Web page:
By the final chapter, although Huck has come to like Silas and Sally, he knows that they are still a part of the society he has come to distrust and fear so, before the dust from his adventures is fully settled he is already planning to detach himself again:" but I reckon I got to light out for the territory ahead of the rest, because Aunt Sally she's going to adopt me and sivilize me, and I can't stand it. I been there before" (chapter 43, Electronic text center, University of Virginia Library).
In Austen's novel the theme is to show the violation of the moral and social codes and its disastrous results in a humored way. While human follies and stupidities lead to the violation of the code and only the self-knowledge can prevent the human error, Jane Austen's main theme becomes to know yourself. Through self-analysis Emma changes from an arrogant girl to a caring and considerate human being, learning that social code must be based on human moral qualities, a change that wouldn't have been possible if it hadn't been for Mr. Knightley who has always made her aware of her mistakes:" She was vexed beyond what could have been expressed...How could she have exposed herself to such ill opinion in any one she valued" (chapter 43, Pemberley e-text of Emma).
The theme of Potok's novel is the process of finding one's identity and fulfilling one's potential having as background a powerful culture confrontation. Asher is a fascinating creature with two conflicting forces pulling him in opposite directions, on the one hand is the Hasidic indoctrinated community in which he was brought up and, on the other hand there is his prodigy. From this very confrontation Asher's identity is built and enforced. It is Potok himself who acknowledges the use if this particular theme in his novel:" What I'm trying to explore in my books is one kind of such confrontation of ideas. Of cultures in tension with one another. A kind of tension that I experienced as I grew up and made my way into this world. All of us have one kind or another of ongoing culture confrontation almost every day of our lives" (Chaim Potok lecture, "On Being Proud of Uniqueness").
Characterization is one of the most important literary elements in trying to learn more about the protagonist's actions and feelings.
From the very beginning of the novel Huck proves to be a complex character whose actions are based on instinct and his own experience rather that conventional conscience:" the Widow Douglass she took me for her son, and allowed she would sivilize me...But Tom Sawyer he hunted me up and said he was going to start a band of robbers, and I might join if I would go back to the widow and be respectable. So I went back." As a result, he makes up the rules for himself as he goes along, forming a conscience that is aware of society's prejudices but whose actions are based on what he has experienced. It is in fact his own conscience that helps him discover his true identity.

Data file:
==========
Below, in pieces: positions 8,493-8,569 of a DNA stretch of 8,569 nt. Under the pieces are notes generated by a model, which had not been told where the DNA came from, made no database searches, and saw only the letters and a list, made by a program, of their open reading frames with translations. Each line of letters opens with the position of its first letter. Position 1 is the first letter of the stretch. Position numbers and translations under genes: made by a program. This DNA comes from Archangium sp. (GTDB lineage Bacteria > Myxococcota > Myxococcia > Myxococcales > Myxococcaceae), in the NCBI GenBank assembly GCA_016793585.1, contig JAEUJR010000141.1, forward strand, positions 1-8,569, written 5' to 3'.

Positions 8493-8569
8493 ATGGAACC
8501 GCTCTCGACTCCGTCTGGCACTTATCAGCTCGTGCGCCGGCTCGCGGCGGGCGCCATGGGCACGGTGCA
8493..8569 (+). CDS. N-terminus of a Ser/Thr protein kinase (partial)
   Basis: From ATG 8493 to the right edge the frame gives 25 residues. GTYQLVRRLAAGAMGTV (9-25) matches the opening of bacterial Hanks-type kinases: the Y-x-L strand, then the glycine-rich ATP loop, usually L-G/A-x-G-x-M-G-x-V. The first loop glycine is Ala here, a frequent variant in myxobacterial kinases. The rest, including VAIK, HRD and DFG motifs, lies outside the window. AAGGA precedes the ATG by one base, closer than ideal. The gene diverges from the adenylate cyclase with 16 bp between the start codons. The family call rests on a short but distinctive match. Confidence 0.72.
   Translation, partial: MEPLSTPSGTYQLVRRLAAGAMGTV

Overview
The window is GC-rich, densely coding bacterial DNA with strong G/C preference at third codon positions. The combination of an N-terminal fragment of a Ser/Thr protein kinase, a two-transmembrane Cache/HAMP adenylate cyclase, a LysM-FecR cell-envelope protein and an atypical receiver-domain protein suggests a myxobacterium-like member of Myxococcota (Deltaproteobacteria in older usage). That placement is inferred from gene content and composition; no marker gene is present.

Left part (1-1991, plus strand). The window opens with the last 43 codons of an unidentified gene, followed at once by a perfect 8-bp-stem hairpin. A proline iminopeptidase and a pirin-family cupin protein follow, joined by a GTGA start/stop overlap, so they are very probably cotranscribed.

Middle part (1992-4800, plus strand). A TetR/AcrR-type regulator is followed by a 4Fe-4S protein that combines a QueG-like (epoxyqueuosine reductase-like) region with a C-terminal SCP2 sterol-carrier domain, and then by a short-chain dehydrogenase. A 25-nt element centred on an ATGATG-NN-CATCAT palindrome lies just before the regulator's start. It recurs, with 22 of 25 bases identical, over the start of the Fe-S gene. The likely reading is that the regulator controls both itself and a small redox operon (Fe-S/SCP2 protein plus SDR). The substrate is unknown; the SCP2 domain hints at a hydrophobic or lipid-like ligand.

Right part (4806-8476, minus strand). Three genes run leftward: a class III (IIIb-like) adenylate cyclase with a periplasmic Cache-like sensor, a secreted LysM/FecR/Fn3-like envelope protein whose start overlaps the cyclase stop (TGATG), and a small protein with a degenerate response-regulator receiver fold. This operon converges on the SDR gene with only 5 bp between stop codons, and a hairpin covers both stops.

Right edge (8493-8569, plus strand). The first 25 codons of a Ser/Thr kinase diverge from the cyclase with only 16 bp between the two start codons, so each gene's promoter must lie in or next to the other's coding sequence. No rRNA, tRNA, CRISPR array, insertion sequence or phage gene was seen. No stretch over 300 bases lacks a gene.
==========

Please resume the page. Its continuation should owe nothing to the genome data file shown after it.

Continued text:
Austen's novel begins with a characterization of the main character, presented to us by Mr. Knightley, the person who has guided Emma throughout the novel:" the real evils, indeed, of Emma's situation were the power of having rather too much her own way...The danger, however, was at present so unperceived, that they did not by any means rank as misfortunes with her" (chapter 1, Pemberley e-text of Emma). Although this quotation seems to foreshadow the novel's entire structure, it is in fact presenting Emma as she was at the beginning in order to reinforce in the end of the novel her total transformation.
Although most of Potok's novel is told from the point-of-view of the artist Asher as though he were talking directly to the reader, there are moments in the novel when we perceive Asher through other characters' eyes and not only from what he says:
Wherever I travel now, there is always someone who knows your name. 'Are you the father of Asher Lev, the painter? 'they ask me. it's a very strange feeling. Asher Lev, the painter." (Spark Notes, My name is Asher Lev). The characterization is implicit here because through his father's words we realize now what Asher has become in the eyes of the entire world, he has become the artist or better said he has found his true identity.
All in all, by means of literary devices such as theme, characterization and conflict we have witnessed the growth of each character and we have tried to point out the most significant moments throughout their evolutions.
As a conclusion to what has been said so far, we can acknowledge that all there characters are struggling in order to discover who they really are and which are their roles in this life. Although they are complex personalities living in very different social environments what unites them is their journeys to self-awareness. What must be aided here is that their quest for identity has been successfully accomplished.
Twain, Mark (1835-1910)
The Adventures of Huckleberry Finn"
Electronic Text Center, University of Virginia Library